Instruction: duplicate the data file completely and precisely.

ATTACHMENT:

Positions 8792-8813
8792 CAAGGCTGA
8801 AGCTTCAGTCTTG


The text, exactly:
Positions 8792-8813
8792 CAAGGCTGA
8801 AGCTTCAGTCTTG